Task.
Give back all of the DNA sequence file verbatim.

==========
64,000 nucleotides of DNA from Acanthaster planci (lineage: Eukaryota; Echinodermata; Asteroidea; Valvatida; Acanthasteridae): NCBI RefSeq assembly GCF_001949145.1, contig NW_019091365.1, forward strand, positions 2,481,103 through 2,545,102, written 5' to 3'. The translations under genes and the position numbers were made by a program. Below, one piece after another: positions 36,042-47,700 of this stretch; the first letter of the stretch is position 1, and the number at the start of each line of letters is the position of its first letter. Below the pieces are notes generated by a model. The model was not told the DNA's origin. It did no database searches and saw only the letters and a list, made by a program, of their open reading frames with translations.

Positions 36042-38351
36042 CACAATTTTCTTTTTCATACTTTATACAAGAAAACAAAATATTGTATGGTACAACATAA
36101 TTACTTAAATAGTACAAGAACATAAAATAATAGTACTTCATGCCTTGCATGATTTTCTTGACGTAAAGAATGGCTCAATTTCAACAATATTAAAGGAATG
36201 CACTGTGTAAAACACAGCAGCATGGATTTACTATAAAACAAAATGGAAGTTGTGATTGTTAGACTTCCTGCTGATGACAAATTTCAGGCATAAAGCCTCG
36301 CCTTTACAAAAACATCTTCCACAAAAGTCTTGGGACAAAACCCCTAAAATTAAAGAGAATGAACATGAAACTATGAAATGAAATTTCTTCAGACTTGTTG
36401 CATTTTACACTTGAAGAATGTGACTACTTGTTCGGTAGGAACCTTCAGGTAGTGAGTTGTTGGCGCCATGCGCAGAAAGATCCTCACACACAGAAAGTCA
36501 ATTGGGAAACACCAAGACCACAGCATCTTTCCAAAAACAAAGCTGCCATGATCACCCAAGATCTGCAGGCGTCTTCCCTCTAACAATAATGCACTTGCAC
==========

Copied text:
64,000 nucleotides of DNA from Acanthaster planci (lineage: Eukaryota; Echinodermata; Asteroidea; Valvatida; Acanthasteridae): NCBI RefSeq assembly GCF_001949145.1, contig NW_019091365.1, forward strand, positions 2,481,103 through 2,545,102, written 5' to 3'. The translations under genes and the position numbers were made by a program. Below, one piece after another: positions 36,042-47,700 of this stretch; the first letter of the stretch is position 1, and the number at the start of each line of letters is the position of its first letter. Below the pieces are notes generated by a model. The model was not told the DNA's origin. It did no database searches and saw only the letters and a list, made by a program, of their open reading frames with translations.

Positions 36042-38351
36042 CACAATTTTCTTTTTCATACTTTATACAAGAAAACAAAATATTGTATGGTACAACATAA
36101 TTACTTAAATAGTACAAGAACATAAAATAATAGTACTTCATGCCTTGCATGATTTTCTTGACGTAAAGAATGGCTCAATTTCAACAATATTAAAGGAATG
36201 CACTGTGTAAAACACAGCAGCATGGATTTACTATAAAACAAAATGGAAGTTGTGATTGTTAGACTTCCTGCTGATGACAAATTTCAGGCATAAAGCCTCG
36301 CCTTTACAAAAACATCTTCCACAAAAGTCTTGGGACAAAACCCCTAAAATTAAAGAGAATGAACATGAAACTATGAAATGAAATTTCTTCAGACTTGTTG
36401 CATTTTACACTTGAAGAATGTGACTACTTGTTCGGTAGGAACCTTCAGGTAGTGAGTTGTTGGCGCCATGCGCAGAAAGATCCTCACACACAGAAAGTCA
36501 ATTGGGAAACACCAAGACCACAGCATCTTTCCAAAAACAAAGCTGCCATGATCACCCAAGATCTGCAGGCGTCTTCCCTCTAACAATAATGCACTTGCAC